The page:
Understanding the Review Process

What happens to your application after you press “submit?” Does it disappear into a black box that processes your materials according to some complex algorithm and spits out a list of winners automatically after a predetermined waiting period? Does it even matter, since the application is beyond your control by then anyway? In fact, the review process for your award program is probably not all that mysterious after all, and it literally pays to understand it before you submit the application- or even before you write it!

There are three common types of details that you should look for when investigating this process: review criteria, audience, and steps. Review criteria constitutes the specific ways in which your application will be judged, and are often the most easily distinguished of the three types of details. Review criteria may be explicitly listed on the award website or guidelines, and are sometimes packaged with eligibility criteria or embedded within the program goals (i.e., an award program intended to support evolutionary biology likely evaluates grant applications largely on the proposed research’s capacity to advance current debates or concerns in evolutionary biology). If the review criteria are not listed, and the award program does not explicitly state its purpose, you will need to go deeper to understand your funder as a whole to decipher what they are looking for.

The review audience for a proposal is a critical concern from the author’s perspective, since the application should be easily understood by, and should appeal to, the people reading it. Some award programs maintain a review committee, some or all of whose identities may be posted on their website. Other funder guidelines describe the general profile of a typical reviewer, such as distinguished scholars in Early American Studies, faculty from a variety of social science and humanities disciplines, professionals and policy makers in agriculture, general members of a women’s organization, or even the executors of an estate. Even if the website does not give specific details about the reviewers, you may be able to make an educated guess about who is likely to read your application. For example, if you are applying to an archival grant program at a specific library, reviewers are likely to be archivists or scholars affiliated with the institution.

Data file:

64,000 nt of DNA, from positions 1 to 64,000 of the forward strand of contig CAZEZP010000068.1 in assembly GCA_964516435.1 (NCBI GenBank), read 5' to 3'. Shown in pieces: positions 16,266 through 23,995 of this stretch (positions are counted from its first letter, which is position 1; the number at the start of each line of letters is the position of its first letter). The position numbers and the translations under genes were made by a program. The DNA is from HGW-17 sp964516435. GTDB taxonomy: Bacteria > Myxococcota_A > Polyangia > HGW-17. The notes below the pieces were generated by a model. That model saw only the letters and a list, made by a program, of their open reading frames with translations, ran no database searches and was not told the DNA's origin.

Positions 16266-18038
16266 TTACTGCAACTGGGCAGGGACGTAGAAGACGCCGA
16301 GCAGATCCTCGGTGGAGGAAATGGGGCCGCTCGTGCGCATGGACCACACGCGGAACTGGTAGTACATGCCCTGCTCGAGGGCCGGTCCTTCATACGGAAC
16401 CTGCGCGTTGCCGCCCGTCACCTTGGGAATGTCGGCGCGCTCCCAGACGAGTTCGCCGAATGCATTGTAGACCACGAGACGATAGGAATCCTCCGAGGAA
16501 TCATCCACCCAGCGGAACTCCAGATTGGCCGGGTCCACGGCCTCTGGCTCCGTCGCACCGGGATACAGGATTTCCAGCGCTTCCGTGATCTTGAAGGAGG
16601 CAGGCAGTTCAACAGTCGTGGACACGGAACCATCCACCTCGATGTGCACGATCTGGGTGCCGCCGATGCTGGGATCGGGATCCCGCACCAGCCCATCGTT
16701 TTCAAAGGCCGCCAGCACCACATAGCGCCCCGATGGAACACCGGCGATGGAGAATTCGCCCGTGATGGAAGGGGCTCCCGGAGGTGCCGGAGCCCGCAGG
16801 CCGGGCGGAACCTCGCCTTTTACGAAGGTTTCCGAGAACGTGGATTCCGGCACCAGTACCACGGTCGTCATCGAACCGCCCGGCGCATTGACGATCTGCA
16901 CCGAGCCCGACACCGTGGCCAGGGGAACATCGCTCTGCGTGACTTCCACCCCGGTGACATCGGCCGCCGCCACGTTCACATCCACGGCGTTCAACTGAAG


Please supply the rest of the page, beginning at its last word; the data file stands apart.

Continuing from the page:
Finally, the review process may involve more than one discrete step, each with different relevance to the way you prepare your materials. For example, if an award program prescreens applications to make sure that each has a question and hypothesis, you will want to use bolding or underlining to be sure that your question and hypothesis cannot be missed. If a set of short-answer questions are evaluated first, and only high-scoring applications are forwarded for review of the proposal itself, you will want to make sure you devote as much effort to the short-answer question responses as you do to crafting the proposal. If the application is reviewed first by panels in your field, and then by an interdisciplinary panel, GradFund suggests tailoring your introduction and conclusion to the interdisciplinary audience, and the middle of the proposal for readers in your field. Sometimes the steps of the review process are mentioned on the website or guidelines, and sometime not.

If any of these three types of details are not given in the application materials, or if you have any questions about your understanding of them, you should definitely contact the program officer, program administrator, or other program official to ask. Then, keep this deep understanding of the review process in mind as you draft your application, and be sure to explain it to everyone who gives you feedback on the documents you have produced, including your faculty advisor and your GradFund Fellowship Advisors!

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